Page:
Painting a Fairy Garden - Red Ted Art's Blog : Red Ted Art's Blog

Painting a Fairy Garden

| April 9, 2013 | 2 Comments


Today, one of the 20Moms, Tiffany Dahle from Peanut Blossom, is here to share her adorable painted fairy houses project. I’m over at Teach Preschool today, I’d love if you’d come over and say hi. Keep following the trail of 20Moms as we circle around to all of our readers today!
We’re planting a fairy garden this summer and our fairies needed proper houses to tempt them into our yard. As a special spring vacation activity, I sat down with my 2 & 6 year olds to paint up these sweet little abodes.
The Easter Bunny brought $3 wooden birdhouses & a bundle of acrylic paints for the girls to share. Doing a craft like this with two such distinct ages was a bit of a challenge but with just a little planning we all had a wonderful time.

1. Separate but equal!: Sharing paints (and not having the colors mix too much) is an impossibility for this age split. I solved the challenge by giving each girl her own painter’s palette of colors. I squirted a small dollop of each color of paint onto a waxy coated disposable plate. It worked perfectly for blending and mixing (as much or as little as each one desired.)

2. The best “smock”: Sometimes the best outfit for art is no outfit at all. With a 2 year old in the mix, I knew paint would quickly get everywhere. By the time she was done with her work she had paint on her tummy, arms, face, hands, and even some in her lap. The small splotches wiped off super easily with a wet cloth and we were done.

3. Respect the process: I spent a bit of one-on-one time with each girl helping her with her house. That meant different things for each age:

The 2 year old simply wanted me to assist with wiping her brush when it got too heavy with too many colors of paint and turning her house when she was ready to tackle an additional side.

The 6 year old took her time and very very carefully painted her house “just so.” Poor girl has a broken right arm that is in a cast under the table out of sight in this photo. She was working with her weaker side and wanted my help painting elaborate little details like polka dots, garlands, and wreaths for the doors.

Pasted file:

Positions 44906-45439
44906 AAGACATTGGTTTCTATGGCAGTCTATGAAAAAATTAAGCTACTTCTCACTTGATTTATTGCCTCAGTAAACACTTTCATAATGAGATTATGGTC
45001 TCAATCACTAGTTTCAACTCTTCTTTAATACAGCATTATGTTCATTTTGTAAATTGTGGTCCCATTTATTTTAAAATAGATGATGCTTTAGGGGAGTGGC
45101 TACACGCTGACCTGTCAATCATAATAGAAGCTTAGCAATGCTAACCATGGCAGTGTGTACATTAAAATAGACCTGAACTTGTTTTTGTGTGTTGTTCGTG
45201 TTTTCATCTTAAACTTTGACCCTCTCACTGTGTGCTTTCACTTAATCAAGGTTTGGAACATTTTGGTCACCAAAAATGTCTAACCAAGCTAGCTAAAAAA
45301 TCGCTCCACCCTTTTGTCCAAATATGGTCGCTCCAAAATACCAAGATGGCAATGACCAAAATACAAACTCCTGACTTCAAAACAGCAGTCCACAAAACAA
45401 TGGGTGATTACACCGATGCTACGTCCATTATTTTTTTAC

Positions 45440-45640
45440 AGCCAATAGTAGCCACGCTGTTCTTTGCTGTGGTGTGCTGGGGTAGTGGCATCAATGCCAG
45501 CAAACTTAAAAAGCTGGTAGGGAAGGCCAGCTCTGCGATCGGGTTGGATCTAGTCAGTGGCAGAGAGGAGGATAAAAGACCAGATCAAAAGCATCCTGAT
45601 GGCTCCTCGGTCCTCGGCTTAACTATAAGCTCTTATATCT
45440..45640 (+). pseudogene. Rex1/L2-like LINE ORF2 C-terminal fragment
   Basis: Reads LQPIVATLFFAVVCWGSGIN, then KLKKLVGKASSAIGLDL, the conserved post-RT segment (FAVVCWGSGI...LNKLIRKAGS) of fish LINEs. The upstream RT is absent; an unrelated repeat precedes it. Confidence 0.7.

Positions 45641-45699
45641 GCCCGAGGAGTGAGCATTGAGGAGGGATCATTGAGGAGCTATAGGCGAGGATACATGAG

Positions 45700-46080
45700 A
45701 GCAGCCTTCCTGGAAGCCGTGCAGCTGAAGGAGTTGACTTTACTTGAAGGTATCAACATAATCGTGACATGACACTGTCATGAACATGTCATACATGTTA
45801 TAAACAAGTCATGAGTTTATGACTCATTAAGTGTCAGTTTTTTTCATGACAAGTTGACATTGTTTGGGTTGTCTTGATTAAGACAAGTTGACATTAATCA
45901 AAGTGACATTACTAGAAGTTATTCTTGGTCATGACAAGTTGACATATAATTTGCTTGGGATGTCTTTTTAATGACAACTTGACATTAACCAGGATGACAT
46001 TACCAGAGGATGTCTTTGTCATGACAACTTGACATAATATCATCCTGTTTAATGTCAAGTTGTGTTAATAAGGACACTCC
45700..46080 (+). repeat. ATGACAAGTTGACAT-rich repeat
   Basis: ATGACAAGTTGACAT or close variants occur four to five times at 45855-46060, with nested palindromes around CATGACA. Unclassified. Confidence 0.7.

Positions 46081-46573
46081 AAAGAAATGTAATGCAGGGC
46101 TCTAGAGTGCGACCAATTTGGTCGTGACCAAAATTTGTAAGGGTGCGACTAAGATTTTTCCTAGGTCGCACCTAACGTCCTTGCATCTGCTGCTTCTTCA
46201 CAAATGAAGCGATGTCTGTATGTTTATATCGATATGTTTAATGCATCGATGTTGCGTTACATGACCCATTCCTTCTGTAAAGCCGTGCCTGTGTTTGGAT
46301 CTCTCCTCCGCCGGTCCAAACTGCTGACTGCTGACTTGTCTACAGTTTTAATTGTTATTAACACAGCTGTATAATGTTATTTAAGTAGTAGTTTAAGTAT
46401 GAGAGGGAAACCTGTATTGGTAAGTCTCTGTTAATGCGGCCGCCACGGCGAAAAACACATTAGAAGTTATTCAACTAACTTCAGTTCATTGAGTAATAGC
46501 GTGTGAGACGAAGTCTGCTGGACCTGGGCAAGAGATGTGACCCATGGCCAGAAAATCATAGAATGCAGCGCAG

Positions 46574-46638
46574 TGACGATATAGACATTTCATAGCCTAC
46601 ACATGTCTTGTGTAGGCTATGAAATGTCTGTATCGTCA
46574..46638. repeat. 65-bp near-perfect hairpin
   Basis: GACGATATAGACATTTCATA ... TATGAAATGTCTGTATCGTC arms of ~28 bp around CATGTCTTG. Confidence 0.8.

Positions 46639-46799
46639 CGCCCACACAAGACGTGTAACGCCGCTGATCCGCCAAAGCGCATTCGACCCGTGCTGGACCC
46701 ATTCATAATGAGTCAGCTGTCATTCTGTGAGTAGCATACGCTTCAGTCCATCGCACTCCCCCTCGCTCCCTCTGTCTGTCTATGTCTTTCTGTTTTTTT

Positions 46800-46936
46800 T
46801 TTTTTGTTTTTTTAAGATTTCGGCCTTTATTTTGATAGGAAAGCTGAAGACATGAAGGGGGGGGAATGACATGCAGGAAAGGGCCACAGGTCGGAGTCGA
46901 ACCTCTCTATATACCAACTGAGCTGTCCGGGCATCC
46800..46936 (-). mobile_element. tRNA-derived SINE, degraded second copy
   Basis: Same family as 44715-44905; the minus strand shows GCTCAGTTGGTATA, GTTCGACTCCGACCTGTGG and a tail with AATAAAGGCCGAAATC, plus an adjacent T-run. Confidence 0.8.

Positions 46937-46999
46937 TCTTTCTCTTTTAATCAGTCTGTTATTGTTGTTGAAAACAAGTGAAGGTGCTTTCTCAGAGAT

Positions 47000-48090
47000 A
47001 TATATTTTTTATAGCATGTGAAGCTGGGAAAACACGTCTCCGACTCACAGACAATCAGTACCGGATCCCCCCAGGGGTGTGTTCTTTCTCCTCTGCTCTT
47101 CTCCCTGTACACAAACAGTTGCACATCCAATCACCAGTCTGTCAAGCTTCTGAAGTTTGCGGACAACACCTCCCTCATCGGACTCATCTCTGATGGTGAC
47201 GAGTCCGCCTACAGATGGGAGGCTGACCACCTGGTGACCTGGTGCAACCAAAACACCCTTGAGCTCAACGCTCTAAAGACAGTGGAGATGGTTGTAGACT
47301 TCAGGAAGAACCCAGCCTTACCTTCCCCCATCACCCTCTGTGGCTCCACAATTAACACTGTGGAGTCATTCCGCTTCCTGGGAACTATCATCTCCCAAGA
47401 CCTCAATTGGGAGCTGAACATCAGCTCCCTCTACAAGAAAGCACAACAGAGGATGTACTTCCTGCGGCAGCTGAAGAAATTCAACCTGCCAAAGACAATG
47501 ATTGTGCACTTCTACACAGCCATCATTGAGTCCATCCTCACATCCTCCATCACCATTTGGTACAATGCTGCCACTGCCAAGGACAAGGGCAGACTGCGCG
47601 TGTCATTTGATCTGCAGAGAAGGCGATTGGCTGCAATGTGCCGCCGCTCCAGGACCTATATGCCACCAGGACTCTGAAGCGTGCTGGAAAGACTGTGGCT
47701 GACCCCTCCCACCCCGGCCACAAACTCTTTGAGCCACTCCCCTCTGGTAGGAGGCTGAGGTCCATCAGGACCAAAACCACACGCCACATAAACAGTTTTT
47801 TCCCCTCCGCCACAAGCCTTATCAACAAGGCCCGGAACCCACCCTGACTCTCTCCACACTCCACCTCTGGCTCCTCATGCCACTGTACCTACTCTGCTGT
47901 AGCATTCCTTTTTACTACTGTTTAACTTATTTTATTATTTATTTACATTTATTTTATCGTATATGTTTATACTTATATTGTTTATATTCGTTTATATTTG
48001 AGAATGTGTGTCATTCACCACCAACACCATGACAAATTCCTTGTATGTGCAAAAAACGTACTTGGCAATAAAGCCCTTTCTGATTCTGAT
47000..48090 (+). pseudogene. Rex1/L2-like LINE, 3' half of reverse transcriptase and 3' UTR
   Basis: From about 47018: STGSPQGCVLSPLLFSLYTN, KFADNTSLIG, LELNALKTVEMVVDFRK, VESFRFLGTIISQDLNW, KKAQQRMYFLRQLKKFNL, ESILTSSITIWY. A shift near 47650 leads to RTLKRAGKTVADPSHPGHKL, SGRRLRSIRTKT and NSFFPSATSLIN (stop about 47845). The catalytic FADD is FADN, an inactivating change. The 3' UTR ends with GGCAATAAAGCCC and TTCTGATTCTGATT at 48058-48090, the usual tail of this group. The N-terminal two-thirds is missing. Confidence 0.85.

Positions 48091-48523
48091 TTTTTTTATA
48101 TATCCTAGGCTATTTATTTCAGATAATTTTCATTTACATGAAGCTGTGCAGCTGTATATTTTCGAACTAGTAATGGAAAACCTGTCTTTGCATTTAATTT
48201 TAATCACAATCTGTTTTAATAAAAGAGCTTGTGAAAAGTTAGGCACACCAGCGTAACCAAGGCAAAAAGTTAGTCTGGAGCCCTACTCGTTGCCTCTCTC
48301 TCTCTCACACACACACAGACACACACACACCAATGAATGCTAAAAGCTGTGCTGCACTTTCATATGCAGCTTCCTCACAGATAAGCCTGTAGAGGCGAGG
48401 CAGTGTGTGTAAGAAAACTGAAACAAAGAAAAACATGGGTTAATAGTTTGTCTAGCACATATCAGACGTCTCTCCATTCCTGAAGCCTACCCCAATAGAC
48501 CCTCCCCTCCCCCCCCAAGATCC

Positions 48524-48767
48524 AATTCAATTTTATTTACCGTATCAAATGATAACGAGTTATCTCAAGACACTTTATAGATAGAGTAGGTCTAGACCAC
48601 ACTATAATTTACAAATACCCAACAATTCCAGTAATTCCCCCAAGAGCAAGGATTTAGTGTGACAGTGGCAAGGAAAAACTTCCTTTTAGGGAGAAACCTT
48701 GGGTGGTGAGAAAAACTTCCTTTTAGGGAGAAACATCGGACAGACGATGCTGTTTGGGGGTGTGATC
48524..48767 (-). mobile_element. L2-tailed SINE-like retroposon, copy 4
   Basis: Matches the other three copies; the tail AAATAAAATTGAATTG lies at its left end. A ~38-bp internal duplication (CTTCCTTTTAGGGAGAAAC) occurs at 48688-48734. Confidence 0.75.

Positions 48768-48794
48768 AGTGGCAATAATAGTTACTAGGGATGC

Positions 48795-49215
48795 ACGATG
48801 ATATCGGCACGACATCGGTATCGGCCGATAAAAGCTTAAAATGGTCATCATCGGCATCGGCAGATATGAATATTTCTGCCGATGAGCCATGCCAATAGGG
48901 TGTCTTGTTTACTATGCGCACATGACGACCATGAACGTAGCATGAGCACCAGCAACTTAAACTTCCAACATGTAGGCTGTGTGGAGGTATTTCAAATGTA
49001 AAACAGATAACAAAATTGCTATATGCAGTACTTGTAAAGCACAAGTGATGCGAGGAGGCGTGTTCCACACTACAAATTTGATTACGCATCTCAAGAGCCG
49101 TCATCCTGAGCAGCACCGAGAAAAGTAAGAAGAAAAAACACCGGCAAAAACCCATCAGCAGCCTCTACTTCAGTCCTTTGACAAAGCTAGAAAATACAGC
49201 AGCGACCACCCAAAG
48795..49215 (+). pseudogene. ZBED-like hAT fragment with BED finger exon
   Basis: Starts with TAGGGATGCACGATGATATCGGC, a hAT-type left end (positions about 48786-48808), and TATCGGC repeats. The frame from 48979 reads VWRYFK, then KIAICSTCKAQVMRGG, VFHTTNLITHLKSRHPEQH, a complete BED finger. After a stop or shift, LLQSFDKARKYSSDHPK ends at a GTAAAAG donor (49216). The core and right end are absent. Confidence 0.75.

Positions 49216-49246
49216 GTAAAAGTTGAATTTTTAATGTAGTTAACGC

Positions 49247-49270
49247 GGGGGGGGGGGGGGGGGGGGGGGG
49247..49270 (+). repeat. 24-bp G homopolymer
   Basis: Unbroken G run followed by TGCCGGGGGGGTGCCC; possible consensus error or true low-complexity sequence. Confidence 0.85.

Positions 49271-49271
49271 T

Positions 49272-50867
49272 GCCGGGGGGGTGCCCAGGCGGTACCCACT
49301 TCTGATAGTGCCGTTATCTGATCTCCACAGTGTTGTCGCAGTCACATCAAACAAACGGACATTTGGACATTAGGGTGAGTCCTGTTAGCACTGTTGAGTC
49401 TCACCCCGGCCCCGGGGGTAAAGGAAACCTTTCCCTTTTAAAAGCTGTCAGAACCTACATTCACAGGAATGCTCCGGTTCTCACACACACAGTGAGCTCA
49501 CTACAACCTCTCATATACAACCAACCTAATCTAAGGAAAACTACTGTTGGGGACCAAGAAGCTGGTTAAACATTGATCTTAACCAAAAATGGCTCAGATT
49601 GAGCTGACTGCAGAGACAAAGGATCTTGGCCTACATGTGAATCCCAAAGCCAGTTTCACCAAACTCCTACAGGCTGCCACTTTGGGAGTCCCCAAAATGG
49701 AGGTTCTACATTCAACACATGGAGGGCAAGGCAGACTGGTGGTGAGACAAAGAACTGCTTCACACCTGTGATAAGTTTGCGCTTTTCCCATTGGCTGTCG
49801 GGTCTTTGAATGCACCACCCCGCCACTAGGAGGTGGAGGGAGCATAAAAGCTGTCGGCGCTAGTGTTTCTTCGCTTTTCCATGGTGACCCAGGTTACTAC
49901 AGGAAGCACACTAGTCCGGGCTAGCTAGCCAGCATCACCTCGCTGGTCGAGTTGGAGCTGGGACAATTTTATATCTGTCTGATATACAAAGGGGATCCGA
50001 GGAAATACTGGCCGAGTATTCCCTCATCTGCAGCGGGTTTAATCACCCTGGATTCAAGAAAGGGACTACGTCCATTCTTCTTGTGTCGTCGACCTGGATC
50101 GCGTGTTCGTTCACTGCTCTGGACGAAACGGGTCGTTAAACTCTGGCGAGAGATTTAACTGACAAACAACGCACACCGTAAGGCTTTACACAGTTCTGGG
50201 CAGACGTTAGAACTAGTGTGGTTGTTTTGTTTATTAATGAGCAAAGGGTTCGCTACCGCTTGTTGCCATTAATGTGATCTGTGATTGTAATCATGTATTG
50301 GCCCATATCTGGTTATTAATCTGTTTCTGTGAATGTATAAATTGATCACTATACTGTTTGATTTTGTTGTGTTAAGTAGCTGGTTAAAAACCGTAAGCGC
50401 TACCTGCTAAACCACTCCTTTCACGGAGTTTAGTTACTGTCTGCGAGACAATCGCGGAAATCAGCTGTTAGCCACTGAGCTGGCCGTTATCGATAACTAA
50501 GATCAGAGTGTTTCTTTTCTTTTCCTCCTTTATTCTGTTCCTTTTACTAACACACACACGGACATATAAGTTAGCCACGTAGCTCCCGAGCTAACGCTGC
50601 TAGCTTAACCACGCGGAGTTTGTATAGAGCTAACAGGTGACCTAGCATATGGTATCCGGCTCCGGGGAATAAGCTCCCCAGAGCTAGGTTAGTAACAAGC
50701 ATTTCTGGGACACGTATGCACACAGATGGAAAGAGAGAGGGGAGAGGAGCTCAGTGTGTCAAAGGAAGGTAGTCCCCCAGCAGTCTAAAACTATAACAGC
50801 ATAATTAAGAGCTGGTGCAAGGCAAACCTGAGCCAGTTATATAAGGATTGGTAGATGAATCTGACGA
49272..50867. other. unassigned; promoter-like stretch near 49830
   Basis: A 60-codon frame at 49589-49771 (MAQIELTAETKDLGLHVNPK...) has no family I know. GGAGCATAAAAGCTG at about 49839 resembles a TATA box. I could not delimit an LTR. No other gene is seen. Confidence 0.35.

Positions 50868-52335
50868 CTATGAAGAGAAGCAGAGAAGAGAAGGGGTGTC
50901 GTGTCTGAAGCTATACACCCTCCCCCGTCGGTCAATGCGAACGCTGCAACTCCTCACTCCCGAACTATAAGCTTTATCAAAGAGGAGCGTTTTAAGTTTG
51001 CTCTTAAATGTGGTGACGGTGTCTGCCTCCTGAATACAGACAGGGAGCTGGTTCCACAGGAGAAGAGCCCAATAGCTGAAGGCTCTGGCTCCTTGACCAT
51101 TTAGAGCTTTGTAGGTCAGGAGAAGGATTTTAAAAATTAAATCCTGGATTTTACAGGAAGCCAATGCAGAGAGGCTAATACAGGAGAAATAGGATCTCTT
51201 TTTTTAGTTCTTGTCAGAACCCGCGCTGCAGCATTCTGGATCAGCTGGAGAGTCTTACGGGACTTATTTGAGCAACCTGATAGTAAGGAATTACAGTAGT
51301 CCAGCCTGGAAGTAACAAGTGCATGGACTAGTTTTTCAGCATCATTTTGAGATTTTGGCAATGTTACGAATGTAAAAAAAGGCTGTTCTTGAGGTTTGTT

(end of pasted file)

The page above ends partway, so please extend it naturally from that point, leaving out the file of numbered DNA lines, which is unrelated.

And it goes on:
We turned it into a Mommy & Daughter project and she dictated just where she wanted each color to go and we chatted about the fun little decorations that would make her house special. I asked permission before adding anything so she felt she still had total ownership of the project.

4. Glitter makes everything better: The 6 year old squealed with joy when I brought out the Mod Podge & glitter tubes. We added sparkly welcome rug runners on the steps and coated some of the roof tops with glitz. The 2 year old had already moved on to other activities by this stage, so my older daughter appreciated the little bit of extra time I took with her to add those special elements.
5. Final coats: Now that the houses are good and dry I will be adding a top coat of clear protective paint so that they can withstand the outdoor elements in the garden. This will be a mommy task (as soon as I get to the hardware store!)
If you’d like to read my review of the products we used in this project or if you’d like to learn more about what we plan to do with our little houses, be sure to stop by and visit at Peanut Blossom.

Tiffany Dahle is the hostess behind Peanut Blossom where she shares her belief that strong families start with strong and happy mothers. She encourages you to develop everyday possibilities for stretching your creativity while doing what you do to keep that household running! You can find Tiffany on Facebook,Twitter, and Pinterest

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Category: Kids Craft, Spring

Comments (2)

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  1. Pinkoddy says:

    What lovely little houses. This whole post reminds me so much of the dinosaurs my 3 different aged boys painted over the holidays.

  2. Sandy says:

    I used to follow you on Flicker awhile back…nice to see you again. I loved your girls Fairy garden houses. My granddaughters just painted theirs last week. Kids have amazing imaginations. We started out painting houses and ended up conjuring up pixie dust out of glitter.

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